Functions inefficient *

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Post » Thu Nov 12, 2015 11:27 pm

i've done my testing in debugger
1st test - 1% cpu
2nd test - 3% cpu
3rd test - 3% cpu
4th test - 3% cpu
5th test -5-6% cpu
6th test - 20% CPU - uses function
7th test - 24% CPU - uses function
8th test - 24% CPU - uses function

so i've ran the benchmark he gave, but this seems very odd to me. 25% CPU ? that's one CORE - also that last test never stops, so your code might be buggy (i'll check in more detail tommorow). Also i've got 4860M (quad 3.6GHz) and eating 25% with functions is wtf. I mean i've made a game / template / with long and loads of functions (check link in my signature) and i've never went over 15% while playin, only when loads of particles went on screen - then i'd go up to 70%. But going over 15% with functions... i'm pretty positive your code is buggy :)
Sea Monsters template - Isometric
Also includes 40 pages PDF of optimizations and "how-to" for your games, and how the "sea monsters" template was built. Follow link for details :)

sea-monsters-templates-and-assets_t162705
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Post » Thu Nov 12, 2015 11:59 pm

No long in-call loops, no every tick triggers, seems fairly reasonable.

I generally try to avoid them anyway.
A variable comparison, while harder to set up, should perform even better.
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Post » Fri Nov 13, 2015 12:27 am

@newt - For sure, if I understand what you mean by setting up a variable comparison, I do that lots now. conditions = set variable to 1. After that check the variable, if it is 1 then do stuff, or similar setups.

My biggest trouble is that I've noticed you need* "for each family loop"s with multiple function calls for scaleability. When functions are used as a design element to make your game scalable and manageable. For example, in my game, every dynamic object affected by world forces (gravity, wind, etc) is in a family called characters. The player, bullets, enemies, etc, are all in this family and this family must call 3-4 functions minimum but may call more. If you only have a few characters, no problem, but for every function I add, I exponentially impact my performance. Knowing this, I design more around less function calls. I'll see what my performance is in the end before taking drastic measures though :)
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Post » Fri Nov 13, 2015 12:57 am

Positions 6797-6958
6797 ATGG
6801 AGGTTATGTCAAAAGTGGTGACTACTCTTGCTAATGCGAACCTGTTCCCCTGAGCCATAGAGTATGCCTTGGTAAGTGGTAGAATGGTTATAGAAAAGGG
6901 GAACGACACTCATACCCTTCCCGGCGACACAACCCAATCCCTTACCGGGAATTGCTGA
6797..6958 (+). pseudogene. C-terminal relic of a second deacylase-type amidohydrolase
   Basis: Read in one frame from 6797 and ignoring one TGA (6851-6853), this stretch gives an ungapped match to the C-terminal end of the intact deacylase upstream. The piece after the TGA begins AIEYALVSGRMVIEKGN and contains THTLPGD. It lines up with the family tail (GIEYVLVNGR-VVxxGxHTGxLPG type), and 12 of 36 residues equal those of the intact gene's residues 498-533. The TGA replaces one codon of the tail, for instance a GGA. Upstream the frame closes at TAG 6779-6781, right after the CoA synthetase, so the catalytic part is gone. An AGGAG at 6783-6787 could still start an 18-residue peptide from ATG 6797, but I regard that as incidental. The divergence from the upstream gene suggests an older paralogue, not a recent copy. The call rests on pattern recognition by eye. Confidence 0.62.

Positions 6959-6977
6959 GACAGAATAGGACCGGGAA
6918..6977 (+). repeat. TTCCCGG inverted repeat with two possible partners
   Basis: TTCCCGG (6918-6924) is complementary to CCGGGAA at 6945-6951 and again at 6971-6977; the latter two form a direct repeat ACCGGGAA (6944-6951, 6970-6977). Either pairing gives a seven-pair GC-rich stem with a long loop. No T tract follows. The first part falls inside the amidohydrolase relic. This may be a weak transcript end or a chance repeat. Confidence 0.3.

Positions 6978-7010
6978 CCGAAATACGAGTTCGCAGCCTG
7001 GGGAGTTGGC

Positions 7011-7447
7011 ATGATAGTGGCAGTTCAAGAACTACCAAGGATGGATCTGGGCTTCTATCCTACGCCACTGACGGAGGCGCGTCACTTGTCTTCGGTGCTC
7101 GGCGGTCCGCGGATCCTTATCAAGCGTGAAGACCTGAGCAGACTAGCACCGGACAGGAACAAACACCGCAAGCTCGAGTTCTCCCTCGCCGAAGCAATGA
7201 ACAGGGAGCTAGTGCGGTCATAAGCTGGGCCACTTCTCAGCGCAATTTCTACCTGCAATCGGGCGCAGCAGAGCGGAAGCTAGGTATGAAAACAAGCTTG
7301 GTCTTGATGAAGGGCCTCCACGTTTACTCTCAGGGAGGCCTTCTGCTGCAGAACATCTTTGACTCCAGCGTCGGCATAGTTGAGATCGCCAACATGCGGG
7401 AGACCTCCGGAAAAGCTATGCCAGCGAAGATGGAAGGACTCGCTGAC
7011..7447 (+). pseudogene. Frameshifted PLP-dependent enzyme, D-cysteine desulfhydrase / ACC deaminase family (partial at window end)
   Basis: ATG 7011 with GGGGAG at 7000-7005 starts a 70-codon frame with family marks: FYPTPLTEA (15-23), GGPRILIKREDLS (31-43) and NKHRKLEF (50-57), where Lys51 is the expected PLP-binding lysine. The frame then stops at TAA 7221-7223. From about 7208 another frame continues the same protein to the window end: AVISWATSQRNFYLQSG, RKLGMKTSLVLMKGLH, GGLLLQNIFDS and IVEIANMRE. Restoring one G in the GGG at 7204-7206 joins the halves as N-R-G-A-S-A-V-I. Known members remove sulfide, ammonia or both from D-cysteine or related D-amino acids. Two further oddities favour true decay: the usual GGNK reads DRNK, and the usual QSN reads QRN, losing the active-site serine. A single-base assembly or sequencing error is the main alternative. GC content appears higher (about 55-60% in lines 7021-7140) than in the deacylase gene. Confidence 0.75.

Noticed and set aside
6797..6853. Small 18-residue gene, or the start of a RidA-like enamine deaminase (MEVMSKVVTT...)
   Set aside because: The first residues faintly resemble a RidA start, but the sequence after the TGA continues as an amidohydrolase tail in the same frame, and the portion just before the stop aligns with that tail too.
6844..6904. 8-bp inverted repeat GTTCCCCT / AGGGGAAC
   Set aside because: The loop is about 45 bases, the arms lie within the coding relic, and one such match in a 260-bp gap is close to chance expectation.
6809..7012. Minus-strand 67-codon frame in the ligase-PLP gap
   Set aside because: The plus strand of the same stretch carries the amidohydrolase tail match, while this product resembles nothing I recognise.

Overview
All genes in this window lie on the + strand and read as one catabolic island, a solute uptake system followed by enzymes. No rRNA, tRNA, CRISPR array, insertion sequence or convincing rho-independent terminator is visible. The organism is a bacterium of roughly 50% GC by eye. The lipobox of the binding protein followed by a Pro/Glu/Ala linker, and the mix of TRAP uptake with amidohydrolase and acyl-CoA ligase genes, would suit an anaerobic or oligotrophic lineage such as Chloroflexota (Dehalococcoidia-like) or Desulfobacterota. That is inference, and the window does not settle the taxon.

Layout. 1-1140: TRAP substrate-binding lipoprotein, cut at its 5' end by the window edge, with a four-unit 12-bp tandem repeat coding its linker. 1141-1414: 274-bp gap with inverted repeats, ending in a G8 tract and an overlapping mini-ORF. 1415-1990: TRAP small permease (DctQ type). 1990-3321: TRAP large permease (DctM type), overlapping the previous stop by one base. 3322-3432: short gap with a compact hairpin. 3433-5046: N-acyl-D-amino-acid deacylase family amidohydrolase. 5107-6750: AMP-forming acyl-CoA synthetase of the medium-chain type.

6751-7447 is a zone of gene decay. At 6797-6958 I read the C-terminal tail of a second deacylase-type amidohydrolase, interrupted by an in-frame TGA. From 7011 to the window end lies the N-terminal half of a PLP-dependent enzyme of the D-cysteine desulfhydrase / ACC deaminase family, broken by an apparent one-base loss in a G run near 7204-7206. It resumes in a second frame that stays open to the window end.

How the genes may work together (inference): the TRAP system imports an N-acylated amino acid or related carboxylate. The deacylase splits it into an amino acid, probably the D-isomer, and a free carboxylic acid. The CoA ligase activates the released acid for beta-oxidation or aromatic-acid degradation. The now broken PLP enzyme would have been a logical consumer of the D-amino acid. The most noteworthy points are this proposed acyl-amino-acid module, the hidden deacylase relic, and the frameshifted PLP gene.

whaaaat?? I get 54% cpu usage for the functions, and about 7-10% without.
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Post » Sat Apr 29, 2017 4:49 pm

Just ran into this issue again.. I had an event that was using 0.1% cpu, and when put in a function it became 1.5%
That's a 1500% increase just because it was put in a function!
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Post » Mon May 08, 2017 4:32 pm

What happens if you compile with minify ?

I ask because according to Ashley the minify/obfuscate option on compile uses Google's Closure Compiler in advanced mode.

and according to Google info, the advanced mode goes through looking for simple functions and "inlines" them.

So if the functions as used in events appear as functions in the JS output then maybe these types of simple functions will not even be functions in compiled code.

"....Compilation with ADVANCED_OPTIMIZATIONS replaces the call to displayNoteTitle() with the single alert() that composes the function's body. This replacement of a function call with the function's body is known as "inlining". If the function were longer or more complicated, inlining it might change the behavior of the code, but the Closure Compiler determines that in this case inlining is safe and saves space. Compilation with ADVANCED_OPTIMIZATIONS also inlines constants and some variables when it determines that it can do so safely...."

https://developers.google.com/closure/compiler/docs/api-tutorial3
...
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Post » Mon May 08, 2017 6:48 pm

I have worked on procedural generation and implemented the Perlin Noise algorithm in C2 in events and in javascript code
I found out that javascript is much faster than events, just a fact
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Post » Mon May 08, 2017 7:43 pm

One possible explanation would be events are not converted to JavaScript, instead they are converted to a bytecode of sorts that is interpreted by the runtime which in turn calls the functions in plugins and the runtime. CC did basically the same thing.

Now JavaScript engines are really good at analyzing js code and generating fast machine machine code on the fly. That's how js performance can often rival a compiled language. My thought is the events bytecode is basically data and the javascript engine is unable to streamline the data as it does code.

A fairly complicated solution could be to compile the event sheet to javascrict. Sounds simple but probably is a huge can of worms.
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